This site is intended for health professionals only
Professor Helen Stokes-Lampard, outgoing chair of the RCGP, is to lead a new government-funded national academy supporting social prescribing projects.
Backed by £5m of government funding and developed in partnership with Sport England, Arts Council England and voluntary sector partners, the National Academy for Social Prescribing will promote prescribed activities like art, singing and gardening.
Health secretary Matt Hancock said his ambition is for every patient in the country to have access to social prescriptions on the NHS as readily as they do medical care.
It forms part of the NHS Long Term Plan’s aim to refer at least 900,000 people to social prescribing within five years. Overall the Long Term Plan hopes to give 2.5 million people access to social prescribing.
The academy will work to standardise the quality and range of social prescribing available to patients and develop and share best practice.
It will also focus on developing training and accreditation across the sectors involved, including health, housing, local government, arts, culture and sports.
The Department for Health and Social Care said it expects the academy to ‘ease the burden’ on the NHS, arguing that parts of the country that already use social prescribing have seen 47% fewer hospital appointments and 38% fewer A&E attendances from patients with certain long-term conditions.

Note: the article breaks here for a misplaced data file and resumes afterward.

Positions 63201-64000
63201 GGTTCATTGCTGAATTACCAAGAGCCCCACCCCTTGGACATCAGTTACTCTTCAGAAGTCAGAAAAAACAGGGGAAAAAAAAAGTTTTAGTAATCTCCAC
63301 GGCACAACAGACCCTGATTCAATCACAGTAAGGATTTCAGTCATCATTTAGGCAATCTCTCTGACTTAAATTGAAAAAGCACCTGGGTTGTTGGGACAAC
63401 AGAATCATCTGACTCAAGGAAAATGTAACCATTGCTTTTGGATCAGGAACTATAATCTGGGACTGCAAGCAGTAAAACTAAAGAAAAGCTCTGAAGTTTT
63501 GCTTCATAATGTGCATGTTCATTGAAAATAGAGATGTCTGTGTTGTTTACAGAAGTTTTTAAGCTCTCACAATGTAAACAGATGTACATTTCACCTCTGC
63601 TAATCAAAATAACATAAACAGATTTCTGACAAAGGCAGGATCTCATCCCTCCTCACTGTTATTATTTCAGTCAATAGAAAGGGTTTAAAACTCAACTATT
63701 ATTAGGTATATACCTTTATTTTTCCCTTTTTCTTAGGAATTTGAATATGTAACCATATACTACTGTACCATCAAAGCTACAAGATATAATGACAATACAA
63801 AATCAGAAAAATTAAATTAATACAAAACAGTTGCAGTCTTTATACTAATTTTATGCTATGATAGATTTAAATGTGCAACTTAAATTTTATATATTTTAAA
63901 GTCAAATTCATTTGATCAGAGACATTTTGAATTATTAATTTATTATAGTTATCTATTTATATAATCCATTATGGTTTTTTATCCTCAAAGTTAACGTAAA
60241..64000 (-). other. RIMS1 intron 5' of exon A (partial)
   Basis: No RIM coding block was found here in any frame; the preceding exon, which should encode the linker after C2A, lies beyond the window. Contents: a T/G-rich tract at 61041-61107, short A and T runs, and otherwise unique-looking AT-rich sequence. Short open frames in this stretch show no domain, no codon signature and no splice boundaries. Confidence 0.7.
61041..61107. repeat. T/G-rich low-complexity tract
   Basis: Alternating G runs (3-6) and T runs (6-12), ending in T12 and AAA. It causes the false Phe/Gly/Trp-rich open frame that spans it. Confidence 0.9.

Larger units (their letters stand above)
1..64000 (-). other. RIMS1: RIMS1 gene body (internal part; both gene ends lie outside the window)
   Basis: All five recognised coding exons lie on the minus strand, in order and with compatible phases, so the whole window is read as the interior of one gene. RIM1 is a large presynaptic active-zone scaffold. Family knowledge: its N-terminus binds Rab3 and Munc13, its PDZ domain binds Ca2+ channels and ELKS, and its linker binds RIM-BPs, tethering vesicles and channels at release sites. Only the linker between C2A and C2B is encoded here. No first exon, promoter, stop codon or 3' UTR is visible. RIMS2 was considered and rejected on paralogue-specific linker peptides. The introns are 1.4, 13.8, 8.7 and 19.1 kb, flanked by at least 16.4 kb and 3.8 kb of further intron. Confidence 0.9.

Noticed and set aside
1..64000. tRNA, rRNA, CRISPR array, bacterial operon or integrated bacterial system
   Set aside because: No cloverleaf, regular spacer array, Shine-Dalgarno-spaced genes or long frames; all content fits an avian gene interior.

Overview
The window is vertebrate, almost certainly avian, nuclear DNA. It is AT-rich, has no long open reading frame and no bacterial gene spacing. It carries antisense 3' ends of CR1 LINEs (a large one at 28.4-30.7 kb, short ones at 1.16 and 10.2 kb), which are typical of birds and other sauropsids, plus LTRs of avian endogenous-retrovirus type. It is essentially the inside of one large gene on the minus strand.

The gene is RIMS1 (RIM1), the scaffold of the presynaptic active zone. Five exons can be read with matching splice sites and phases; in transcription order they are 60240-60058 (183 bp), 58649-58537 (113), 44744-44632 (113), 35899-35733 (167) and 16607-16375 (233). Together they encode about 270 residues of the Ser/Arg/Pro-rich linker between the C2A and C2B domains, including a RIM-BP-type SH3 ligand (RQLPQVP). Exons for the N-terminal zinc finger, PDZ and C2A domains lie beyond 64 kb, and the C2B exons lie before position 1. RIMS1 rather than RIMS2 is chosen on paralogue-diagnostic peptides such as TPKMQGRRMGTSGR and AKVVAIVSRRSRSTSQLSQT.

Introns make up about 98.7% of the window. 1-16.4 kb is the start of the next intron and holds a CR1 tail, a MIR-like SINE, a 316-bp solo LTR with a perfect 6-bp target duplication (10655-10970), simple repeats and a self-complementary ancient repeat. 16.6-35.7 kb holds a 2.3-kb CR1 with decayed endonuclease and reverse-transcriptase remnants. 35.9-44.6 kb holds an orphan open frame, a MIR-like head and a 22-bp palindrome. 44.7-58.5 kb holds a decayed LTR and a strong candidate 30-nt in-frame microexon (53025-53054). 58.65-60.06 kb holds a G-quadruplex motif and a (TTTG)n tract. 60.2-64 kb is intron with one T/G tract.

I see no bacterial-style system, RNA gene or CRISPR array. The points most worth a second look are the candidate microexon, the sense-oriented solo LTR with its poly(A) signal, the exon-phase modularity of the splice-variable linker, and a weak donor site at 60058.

Professor Stokes-Lampard said: ‘I’m thrilled to have been appointed as chair of this new academy. Social prescribing has always been so close to my heart as a practising GP. It’s what good GPs have always done in terms of getting the best help and support for our patients beyond the medicines we also provide them with.
‘I’m looking forward to starting work with colleagues from so many sectors to bring social prescribing into the mainstream, to train and educate social prescribers of the future and to establish a great evidence base and raise the profile of this fantastic initiative.’
Mr Hancock added: ‘This academy is much more important than any one individual. It’s about all of us in health, arts, culture, sport, communities coming together around one simple principle: that prevention is better than cure.
‘Social prescribing is a huge part of this. There are thousands of people up and down the country right now who are already benefitting from activities like reading circles, choir groups and walking football.
‘The National Academy for Social Prescribing will act as a catalyst to bring together the excellent work already being done across the NHS and beyond, building on our NHS Long Term Plan’s ambition to get over 2.5m more people benefitting from personalised care within the next five years.’